So what’s so what’s coming - I believe what’s coming to Luca. What we didn’t talk yet, it’s the basic authorization capabilities. So essentially, you can integrate Platformatic DB with your JWT authentication server, for example. So if you’re using Auth0 or analog, you could just send the tokens to Platformatic DB and implement very basic role-based access control.

Oh, nice. That’s another big one that’s usually tricky and most people get stuck. Oh, my God…

Yeah, pretty much…

What is up with them?! Everybody messes this up. It’s so –

Oh, it’s everywhere. Everybody messes this up.

[00:40:08.10] It’s like – yeah… Geez. In the UI AND in the API. Both implementations are always messed up.

We are not talking about the UI.

Yeah, I know.

I am as bad as a frontend developer-designer that you can probably get… I was fighting last night in order to get the website up. I literally Googled up “How do hide the HTML element?”

Oh, that’s hilarious. Actually, you know what - I saw you use Docusaurus. That is so cool. Isn’t Docusaurus amazing?

Yeah, it is.

We’ll have them on the show sometime, yeah.

This latest release - they’ve done this 2.0 release. This 2.0 release is actually amazing. It overcomes all the previous bits that I didn’t like about Docusaurus. So there were quite a few parts of the workflow that were not great before, and this 2.0 release they actually cracked a very hard problem, which is the multi-version setup. And we did a very interesting integration with GitHub Actions…

Oh, interesting.

…so that whenever we do a release on the main project, it gets its documentation lifted from there, copied into the Docusaurus website, and committed by itself. So all of this happens behind the scenes.

Very cool.

And so it’s frozen. We don’t need to maintain multiple versions on the docs on the current tree… Because that’s been a problem…

That’s revolutionary. [laughs]

It enables these kinds of workflows…

Yeah. That’s so cool.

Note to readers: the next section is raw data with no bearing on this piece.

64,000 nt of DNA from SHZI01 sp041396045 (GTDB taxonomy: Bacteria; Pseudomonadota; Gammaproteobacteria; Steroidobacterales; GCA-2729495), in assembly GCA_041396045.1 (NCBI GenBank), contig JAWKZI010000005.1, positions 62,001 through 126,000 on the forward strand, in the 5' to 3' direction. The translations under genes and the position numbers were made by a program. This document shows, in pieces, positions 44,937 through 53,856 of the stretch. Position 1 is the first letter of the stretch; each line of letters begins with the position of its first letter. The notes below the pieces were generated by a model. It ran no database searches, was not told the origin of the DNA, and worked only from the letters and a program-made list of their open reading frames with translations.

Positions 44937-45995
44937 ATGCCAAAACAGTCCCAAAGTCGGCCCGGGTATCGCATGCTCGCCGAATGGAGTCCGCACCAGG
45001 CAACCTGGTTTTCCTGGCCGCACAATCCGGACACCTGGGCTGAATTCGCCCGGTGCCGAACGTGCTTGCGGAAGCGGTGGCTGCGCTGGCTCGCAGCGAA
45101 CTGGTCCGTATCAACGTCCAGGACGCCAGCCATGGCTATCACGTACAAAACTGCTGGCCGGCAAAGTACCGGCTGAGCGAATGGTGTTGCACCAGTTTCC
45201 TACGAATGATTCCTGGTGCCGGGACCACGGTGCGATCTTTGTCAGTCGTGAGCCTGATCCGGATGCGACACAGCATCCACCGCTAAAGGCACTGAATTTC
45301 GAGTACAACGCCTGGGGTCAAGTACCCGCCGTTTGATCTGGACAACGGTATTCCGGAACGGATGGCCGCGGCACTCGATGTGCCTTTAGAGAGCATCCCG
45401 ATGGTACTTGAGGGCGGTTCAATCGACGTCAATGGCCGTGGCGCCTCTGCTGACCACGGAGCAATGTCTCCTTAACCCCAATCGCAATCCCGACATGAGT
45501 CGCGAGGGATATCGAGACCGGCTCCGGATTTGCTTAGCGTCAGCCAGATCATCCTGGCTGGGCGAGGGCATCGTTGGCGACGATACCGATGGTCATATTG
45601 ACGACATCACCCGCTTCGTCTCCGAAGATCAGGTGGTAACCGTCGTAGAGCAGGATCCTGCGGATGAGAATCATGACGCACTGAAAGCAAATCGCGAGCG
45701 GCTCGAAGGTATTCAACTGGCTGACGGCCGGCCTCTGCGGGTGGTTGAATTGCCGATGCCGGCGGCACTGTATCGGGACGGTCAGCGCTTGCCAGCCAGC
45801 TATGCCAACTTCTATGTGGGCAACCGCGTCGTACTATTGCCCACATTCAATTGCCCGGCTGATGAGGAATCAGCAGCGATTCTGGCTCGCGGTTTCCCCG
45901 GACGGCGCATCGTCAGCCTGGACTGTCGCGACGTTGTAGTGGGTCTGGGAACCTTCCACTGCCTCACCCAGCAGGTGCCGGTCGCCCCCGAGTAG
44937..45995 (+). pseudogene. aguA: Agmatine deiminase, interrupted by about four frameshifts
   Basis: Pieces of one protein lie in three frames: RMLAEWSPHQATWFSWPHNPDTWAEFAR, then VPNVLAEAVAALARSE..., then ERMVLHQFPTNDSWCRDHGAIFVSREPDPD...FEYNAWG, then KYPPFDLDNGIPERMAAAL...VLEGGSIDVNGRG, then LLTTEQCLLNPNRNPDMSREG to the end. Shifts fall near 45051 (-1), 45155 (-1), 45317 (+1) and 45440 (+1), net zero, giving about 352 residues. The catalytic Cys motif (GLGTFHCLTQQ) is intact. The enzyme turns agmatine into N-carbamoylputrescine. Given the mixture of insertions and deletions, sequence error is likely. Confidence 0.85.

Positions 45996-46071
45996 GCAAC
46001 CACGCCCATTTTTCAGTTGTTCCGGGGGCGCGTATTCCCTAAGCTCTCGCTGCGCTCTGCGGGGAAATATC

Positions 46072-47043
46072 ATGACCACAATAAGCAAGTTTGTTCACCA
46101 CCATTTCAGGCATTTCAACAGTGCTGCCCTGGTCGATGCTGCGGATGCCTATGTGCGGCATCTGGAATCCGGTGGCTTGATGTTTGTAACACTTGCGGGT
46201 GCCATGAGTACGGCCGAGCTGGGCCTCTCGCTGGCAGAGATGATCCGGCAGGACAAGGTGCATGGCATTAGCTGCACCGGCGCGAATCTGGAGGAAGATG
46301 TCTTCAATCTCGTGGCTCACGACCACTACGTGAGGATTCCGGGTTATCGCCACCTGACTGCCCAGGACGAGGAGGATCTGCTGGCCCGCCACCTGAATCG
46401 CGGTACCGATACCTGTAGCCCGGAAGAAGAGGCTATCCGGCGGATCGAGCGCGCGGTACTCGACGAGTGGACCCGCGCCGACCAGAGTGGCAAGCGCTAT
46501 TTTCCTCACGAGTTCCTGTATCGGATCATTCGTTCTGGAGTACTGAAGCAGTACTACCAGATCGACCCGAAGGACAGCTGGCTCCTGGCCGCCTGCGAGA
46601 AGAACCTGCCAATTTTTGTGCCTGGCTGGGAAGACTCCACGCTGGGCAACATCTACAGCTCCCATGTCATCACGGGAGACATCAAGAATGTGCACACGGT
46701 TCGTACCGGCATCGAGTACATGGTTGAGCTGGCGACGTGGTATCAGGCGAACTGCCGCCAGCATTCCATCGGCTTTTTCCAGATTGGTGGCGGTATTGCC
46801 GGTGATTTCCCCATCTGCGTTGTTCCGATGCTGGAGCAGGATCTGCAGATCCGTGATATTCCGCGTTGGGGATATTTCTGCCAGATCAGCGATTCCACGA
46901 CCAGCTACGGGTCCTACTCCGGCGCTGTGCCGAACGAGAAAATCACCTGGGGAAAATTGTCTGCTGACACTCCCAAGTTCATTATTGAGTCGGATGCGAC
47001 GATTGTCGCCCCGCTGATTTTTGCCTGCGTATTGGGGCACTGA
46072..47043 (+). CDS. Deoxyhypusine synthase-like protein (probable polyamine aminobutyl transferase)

And I’m very happy about the setup. The build is not fast, but we’ll get there.

Yeah, yeah. You can’t have it all. We can’t have it all. But anyway, so that sounds really exciting. So you’ve solved the role-based access, permission-based access problem, you’ve built in some good conventions and standards and good rails there… That’s exciting. And so there’s just so much to dig into; I’m eager to hear about what’s next, I’m eager to hear about the business plan, I’m eager to hear about what’s your plan to make money…

It’s all Luca, you see… I’ve been so entrenched in shipping this that I completely more or less got into my hole and coded on my keyboard. A couple of things on what’s next. Next week we are going to NodeConf. Or this week; I don’t know when you’re listening to this.

Yeah. Well, the show’s dropping next week. Yes. So this week…

So this week, on Sunday, we are heading to… [laughter]

I’ve been in so many shows lately where there’s some time warp…

We’re in a time warp…

Yeah. So this week, on Sunday, in a few days from when the show drops…

On Sunday, in a few days, we will head to Kilkenny for NodeConf EU. And at NodeConf EU we will be doing a workshop on Platformatic DB.

Oh, fancy…

So essentially, we will be there promoting this, and then we will be around talking about Platformatic in November, in London…

Wearing T-shirts, giving away stickers…

Giving away T-shirts… You see, we have T-shirts. That’s the important part. We have T-shirts, we have stickers. You see, I have stickers. I have nice swag.

Priorities are all correct for Platformatic DB, honestly. Yeah, who needs API features when you have cool stickers…? But anyway, so we’re gonna get into all this stuff and more - the business, the open-sourcing strategy, roadmap of what’s next… All that, in our last segment. We’ll be right back, y’all…

Luca, so can you tell us more about Platformatic the business? What’s coming next? How do you plan to actually make your money?

Yeah, we’re not gonna – like in every good Michelin star restaurant, we give you a little bit of the –

“We’re not gonna spill our secret sauce…”

…the plating thing, and make you a little bit more hungry… But we are actually gonna progress into a broader vision and product. Our first step is to work towards our cloud proposition, which is not yet another AWS. We just want to actually provide a simple and easy way for developers to test outside of their own machine what they’re building. And from there, we actually imagine that that journey shouldn’t stop. Developers should be able to have a first entry to the open world, where they can test their API, then a way to scale it, and a way to integrate it within their own organization. Because we imagine that the journey is a multi-step journey. A crawl, walk, run approach.